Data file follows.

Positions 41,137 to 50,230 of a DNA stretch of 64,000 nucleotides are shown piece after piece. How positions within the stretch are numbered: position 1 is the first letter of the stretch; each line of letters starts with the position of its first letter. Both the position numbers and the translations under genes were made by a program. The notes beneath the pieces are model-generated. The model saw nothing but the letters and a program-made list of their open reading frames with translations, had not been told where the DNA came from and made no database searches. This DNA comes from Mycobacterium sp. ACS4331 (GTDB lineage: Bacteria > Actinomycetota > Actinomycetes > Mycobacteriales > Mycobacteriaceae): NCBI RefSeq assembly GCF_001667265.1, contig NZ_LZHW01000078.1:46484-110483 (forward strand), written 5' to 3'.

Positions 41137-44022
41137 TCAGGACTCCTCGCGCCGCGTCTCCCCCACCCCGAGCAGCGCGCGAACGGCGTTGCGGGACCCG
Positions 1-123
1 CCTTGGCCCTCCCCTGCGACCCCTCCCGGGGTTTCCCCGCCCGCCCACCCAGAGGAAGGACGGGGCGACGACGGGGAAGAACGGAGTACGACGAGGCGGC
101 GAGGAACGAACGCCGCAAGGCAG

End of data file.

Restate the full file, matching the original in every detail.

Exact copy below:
Positions 41,137 to 50,230 of a DNA stretch of 64,000 nucleotides are shown piece after piece. How positions within the stretch are numbered: position 1 is the first letter of the stretch; each line of letters starts with the position of its first letter. Both the position numbers and the translations under genes were made by a program. The notes beneath the pieces are model-generated. The model saw nothing but the letters and a program-made list of their open reading frames with translations, had not been told where the DNA came from and made no database searches. This DNA comes from Mycobacterium sp. ACS4331 (GTDB lineage: Bacteria > Actinomycetota > Actinomycetes > Mycobacteriales > Mycobacteriaceae): NCBI RefSeq assembly GCF_001667265.1, contig NZ_LZHW01000078.1:46484-110483 (forward strand), written 5' to 3'.

Positions 41137-44022
41137 TCAGGACTCCTCGCGCCGCGTCTCCCCCACCCCGAGCAGCGCGCGAACGGCGTTGCGGGACCCG
Positions 1-123
1 CCTTGGCCCTCCCCTGCGACCCCTCCCGGGGTTTCCCCGCCCGCCCACCCAGAGGAAGGACGGGGCGACGACGGGGAAGAACGGAGTACGACGAGGCGGC
101 GAGGAACGAACGCCGCAAGGCAG